Busy Doing Nothing

Reading the New York Times yesterday about the new version of Hypertext Markup, which will present website owners with various new user tracking opportunities (New Web Presents A tangle of Risks by Tanzina Vega). Also a good piece on a secret Google project (not any longer) concerning software that allows vehicles to drive themselves.

This makes me think (in a rather disconnected way). Isn’t it a bit nuts that we buy Sat-Navs so we no longer have to learn to read maps, but then we go out and buy brain training games so our brains don’t freeze up because they are no longer being used.

By the way, if there are any bloggers out there that would like a copy of my new book, Future Minds, drop me a line and I’ll see if we can send you a copy. I can’t promise because the publisher will only send out so many copies, but I’ll try.

Max? Dan? Bradley? Ross? Gerd?

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6 Responses to Busy Doing Nothing

  1. Bradley says:

    Bought it last week… up to the third chapter. Locked my kids in the house over the weekend and switched the electricity off at the mains ever since.

    We sat on the sofa the whole of Saturday (no TV obviously) and no one was allowed to talk. Came up with some amazing new concepts afterwards.

    Only pulling your leg. It’s a good read so far.

    Thanks for the offer. Hoping to meet you at RSA on Thursday with some opportunities and some new thoughts for you!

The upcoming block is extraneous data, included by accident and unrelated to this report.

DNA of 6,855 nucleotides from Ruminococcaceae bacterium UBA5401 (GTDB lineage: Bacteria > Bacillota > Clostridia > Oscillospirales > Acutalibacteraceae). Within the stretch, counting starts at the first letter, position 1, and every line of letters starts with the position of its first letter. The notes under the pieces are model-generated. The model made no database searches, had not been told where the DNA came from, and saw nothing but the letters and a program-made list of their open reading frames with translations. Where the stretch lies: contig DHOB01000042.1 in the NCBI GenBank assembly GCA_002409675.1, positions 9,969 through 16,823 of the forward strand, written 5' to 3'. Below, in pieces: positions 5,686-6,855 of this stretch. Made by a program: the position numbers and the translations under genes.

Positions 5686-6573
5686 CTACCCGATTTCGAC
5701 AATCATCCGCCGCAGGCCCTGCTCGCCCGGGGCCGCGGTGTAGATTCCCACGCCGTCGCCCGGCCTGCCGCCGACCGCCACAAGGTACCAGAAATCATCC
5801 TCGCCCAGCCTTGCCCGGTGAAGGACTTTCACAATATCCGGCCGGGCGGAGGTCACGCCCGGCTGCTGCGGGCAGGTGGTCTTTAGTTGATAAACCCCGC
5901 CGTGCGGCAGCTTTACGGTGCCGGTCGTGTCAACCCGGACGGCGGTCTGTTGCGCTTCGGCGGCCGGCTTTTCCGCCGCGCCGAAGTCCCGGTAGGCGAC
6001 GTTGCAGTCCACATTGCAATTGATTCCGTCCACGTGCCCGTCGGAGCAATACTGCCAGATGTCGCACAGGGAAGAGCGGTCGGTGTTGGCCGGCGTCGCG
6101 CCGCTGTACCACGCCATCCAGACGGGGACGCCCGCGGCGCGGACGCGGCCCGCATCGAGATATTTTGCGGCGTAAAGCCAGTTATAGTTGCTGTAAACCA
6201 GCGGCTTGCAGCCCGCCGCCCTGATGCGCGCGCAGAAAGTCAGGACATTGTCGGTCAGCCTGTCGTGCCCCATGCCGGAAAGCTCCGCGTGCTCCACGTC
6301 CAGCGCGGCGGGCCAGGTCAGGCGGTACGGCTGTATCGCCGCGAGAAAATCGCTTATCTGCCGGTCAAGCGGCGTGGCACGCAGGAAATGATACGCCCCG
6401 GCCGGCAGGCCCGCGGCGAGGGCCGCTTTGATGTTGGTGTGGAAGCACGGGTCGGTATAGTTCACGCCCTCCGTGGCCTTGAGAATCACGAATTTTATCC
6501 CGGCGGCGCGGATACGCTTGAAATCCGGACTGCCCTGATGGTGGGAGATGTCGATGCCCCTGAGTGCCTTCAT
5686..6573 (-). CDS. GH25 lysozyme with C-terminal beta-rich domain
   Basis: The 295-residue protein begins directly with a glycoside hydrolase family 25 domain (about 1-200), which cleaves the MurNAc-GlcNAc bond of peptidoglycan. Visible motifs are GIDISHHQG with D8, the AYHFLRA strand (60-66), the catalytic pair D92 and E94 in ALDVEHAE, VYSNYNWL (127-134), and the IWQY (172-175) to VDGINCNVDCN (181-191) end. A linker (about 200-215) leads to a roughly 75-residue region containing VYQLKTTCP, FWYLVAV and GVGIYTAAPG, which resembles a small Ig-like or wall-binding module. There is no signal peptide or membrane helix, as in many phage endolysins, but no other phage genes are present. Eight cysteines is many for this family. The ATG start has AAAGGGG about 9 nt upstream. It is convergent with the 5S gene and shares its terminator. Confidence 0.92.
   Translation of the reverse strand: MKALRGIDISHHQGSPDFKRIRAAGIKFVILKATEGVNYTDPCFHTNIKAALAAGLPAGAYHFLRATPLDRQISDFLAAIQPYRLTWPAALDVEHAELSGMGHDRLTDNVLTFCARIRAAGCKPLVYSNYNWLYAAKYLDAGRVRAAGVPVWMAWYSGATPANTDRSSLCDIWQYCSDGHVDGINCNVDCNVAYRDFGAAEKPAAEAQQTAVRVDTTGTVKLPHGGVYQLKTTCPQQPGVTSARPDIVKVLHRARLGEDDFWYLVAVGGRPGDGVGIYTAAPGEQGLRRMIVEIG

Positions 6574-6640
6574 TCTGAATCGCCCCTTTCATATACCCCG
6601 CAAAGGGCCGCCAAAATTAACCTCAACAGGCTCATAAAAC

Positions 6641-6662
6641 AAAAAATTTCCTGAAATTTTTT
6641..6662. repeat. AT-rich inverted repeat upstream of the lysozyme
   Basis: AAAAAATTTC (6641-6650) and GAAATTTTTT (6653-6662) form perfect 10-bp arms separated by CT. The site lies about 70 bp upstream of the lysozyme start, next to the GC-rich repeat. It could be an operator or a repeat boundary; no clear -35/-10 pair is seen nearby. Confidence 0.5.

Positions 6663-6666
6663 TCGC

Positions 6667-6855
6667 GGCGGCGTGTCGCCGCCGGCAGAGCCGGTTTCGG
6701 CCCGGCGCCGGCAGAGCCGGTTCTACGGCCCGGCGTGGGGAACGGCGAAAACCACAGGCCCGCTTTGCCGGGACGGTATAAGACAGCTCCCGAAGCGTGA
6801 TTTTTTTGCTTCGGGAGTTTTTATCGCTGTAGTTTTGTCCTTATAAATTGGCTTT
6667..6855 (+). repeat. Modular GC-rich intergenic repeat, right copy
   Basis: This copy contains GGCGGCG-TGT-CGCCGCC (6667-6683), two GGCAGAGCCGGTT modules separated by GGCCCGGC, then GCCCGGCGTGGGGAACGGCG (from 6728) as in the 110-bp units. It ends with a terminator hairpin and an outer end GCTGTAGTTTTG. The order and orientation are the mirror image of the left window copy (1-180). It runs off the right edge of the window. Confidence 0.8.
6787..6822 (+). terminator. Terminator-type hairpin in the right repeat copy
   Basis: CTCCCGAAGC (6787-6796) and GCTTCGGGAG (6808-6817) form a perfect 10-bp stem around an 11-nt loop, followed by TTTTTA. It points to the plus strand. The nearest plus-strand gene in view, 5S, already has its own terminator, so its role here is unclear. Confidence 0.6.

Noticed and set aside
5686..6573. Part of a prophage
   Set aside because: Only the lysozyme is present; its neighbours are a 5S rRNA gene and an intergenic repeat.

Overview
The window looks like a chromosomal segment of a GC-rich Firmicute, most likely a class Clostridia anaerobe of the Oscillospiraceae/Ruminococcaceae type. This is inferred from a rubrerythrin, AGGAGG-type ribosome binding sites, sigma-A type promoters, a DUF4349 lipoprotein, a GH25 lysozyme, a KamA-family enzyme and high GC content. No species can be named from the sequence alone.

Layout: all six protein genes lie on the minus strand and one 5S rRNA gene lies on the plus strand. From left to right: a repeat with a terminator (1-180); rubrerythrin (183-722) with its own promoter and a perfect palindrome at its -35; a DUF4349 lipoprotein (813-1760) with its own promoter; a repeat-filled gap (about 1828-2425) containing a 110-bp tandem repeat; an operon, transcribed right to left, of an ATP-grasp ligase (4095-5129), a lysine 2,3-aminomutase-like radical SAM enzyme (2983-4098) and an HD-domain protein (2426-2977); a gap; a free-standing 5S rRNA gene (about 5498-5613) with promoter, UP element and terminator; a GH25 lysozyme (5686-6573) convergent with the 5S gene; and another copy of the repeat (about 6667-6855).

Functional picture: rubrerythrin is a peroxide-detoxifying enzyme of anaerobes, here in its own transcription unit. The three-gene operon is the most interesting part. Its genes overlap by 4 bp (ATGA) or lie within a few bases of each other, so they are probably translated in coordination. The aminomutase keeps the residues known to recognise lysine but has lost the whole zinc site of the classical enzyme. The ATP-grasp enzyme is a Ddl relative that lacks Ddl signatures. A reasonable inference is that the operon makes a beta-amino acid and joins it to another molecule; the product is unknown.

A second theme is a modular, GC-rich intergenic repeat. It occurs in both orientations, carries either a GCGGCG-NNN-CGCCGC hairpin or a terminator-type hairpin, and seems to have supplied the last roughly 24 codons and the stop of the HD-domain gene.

2. Richard Watson says:

    Ha. I spent part of the weekend trying to get my kids off screens via various promises of exciting outdoor activities, most of which nearly killed me.

  3. Max Kaehn says:

    I’m not exactly an influential blogger, but I’d be happy to get a free copy. Otherwise I can just preorder it on Amazon.

    I was surprised when I found out that reading maps is an unusual skill even for people of my age. My mother kept me busy in the passenger seat on long trips by having me figure out our current position on maps, and I can orient on them very easily; my wife never got that in her upbringing, and using maps is much more work for her.

  4. Bradley says:

    Richard,

    Good news and bad news.

    First the bad news – I left your book on the tube last night.

    So the good news is that someone else has probably picked it up and you will have another fan.

    So please can you send me a copy of your book so that I can finish the last chapter?!!!

    Bradley

  5. Richard Watson says:

    Sure! I have 5 copies to give away. BTW, I think you just did this
    http://www.bookcrossing.com/

    🙂

  6. Nathan says:

    Although I would not call myself a blogger, I would be very pleased to have a free copy of your book if at all possible. In fact I would be quite willing to write a review of it and have it published in our small teacher information technology journal in Queensland (QUICK) as well as submit the review to the Australian College of Educational Leaders for publication in their professional journals as well. Having watched your RSA lecture on YouTube I think many of my students parents would be well served to listen to your ideas as well as read your book.
    Kind regards
    Nathan,
    Brisbane

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